However, the deeming rules did not have widespread impact until December 19, 2002.  This is because most immigrants who entered the country following enactment of PRWORA, are barred from receiving Federal means-tested public benefits for their first 5 years as qualified aliens.  So, States have not had to apply the deeming requirement in determining eligibility and receipt of a Federal means-tested public benefit - with one exception.  Veterans, active duty servicemen, or their families who arrived in the US on or after December 19, 1997, and who became a lawful permanent resident sponsored under section 213A of the INA on or after December 19, 1997, are excepted from the five-year bar on the receipt of a Federal means-tested public benefit. For these LPRs, the deeming rules became effective with the implementation of the I-864 Affidavit - i.e., on December 19, 1997.

Q2.  Which non-citizens must have a sponsor who signs the INS Form I-864 Affidavit of Support?

R2.  Most family-based immigrants, including immediate relatives, family preference immigrants, and some orphans, must submit an affidavit of support on INS Form I-864 if they file adjustment of status or immigrant visa applications on or after December 19, 1997.  In addition, an employment-based immigrant who is coming to work for a relative or for a company where a relative of the immigrant owns 5 percent or more of the company must file an I-864 Affidavit.  These are immigrants who have lawful permanent residency status.  Immigration through a family member or through employment are two paths to lawful permanent residency.  The I-864 Affidavit becomes enforceable at the time that the immigrant actually becomes a LPR (e.g., through admission to the US at a port of entry or through adjustment of status at an INS office).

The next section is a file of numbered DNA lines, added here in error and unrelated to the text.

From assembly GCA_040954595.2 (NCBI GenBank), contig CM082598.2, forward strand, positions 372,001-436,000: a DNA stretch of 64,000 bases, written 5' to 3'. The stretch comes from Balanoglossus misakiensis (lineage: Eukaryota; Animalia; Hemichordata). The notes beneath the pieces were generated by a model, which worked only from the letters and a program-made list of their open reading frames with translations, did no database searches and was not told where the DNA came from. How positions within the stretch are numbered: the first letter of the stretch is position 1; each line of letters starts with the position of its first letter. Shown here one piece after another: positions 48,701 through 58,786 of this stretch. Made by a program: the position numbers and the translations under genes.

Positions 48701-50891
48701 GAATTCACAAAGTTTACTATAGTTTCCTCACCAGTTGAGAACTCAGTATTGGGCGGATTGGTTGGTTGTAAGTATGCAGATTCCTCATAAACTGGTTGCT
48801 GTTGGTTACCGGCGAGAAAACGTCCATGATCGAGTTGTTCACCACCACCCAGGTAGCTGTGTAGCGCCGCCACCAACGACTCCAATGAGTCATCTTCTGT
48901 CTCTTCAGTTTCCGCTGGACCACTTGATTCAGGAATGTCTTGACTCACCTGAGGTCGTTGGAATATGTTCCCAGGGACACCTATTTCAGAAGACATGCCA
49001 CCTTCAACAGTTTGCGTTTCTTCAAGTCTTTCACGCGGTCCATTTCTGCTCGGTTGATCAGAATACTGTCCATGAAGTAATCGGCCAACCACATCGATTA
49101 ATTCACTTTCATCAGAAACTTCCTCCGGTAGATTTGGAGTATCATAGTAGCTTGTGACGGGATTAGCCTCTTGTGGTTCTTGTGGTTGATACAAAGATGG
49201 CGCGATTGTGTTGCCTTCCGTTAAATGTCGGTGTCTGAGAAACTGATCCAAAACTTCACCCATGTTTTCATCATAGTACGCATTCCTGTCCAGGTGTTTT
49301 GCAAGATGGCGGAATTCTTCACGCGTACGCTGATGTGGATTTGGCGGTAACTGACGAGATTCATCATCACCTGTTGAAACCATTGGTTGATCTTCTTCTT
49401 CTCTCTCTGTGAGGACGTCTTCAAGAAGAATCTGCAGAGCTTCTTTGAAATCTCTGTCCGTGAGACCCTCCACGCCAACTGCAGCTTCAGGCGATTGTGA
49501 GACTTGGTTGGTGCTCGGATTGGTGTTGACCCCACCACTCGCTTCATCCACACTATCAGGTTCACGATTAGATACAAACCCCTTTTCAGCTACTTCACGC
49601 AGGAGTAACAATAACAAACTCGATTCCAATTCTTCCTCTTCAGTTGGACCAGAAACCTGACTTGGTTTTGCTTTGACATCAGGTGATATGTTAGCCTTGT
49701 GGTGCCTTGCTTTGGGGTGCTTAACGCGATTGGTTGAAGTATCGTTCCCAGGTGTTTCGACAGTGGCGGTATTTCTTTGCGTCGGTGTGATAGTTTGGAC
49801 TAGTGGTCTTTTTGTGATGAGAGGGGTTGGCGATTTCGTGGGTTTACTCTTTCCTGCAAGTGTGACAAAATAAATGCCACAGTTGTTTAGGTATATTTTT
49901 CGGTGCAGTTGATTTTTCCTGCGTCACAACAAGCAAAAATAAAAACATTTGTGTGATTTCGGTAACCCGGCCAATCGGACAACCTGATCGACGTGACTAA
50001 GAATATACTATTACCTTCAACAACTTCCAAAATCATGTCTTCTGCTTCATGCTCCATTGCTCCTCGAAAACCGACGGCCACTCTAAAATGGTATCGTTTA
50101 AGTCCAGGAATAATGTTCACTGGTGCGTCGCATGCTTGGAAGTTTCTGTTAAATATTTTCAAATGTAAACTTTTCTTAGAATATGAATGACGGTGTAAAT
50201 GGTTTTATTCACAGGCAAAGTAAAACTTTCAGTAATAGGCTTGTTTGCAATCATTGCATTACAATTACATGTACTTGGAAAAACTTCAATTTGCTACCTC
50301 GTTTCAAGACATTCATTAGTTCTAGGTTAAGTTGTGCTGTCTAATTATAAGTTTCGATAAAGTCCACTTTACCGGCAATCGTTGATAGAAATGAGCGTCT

However, immigrants in the above categories who have earned, or can be credited with, 40 qualifying quarters of coverage, as defined in title II of the Social Security Act, are not required to submit an I-864 Affidavit.  The INS affirmed this exemption in a policy statement dated May 17, 2001.

In addition to this group, any child who can become a citizen immediately upon entry to the US under the Child Citizenship Act of 2000 is not required to submit an I-864 Affidavit.  For this exemption to apply, all of the following must be true after February 27, 2001: at least one parent of the child is a US citizen; the child is under 18 years of age, and if adopted, the adoption was legally finalized prior to admission to the US Orphans whose adoptions are not legally finalized until after admission to the US do not qualify for this exemption.  INS discussed this in a policy statement dated May 17, 2001.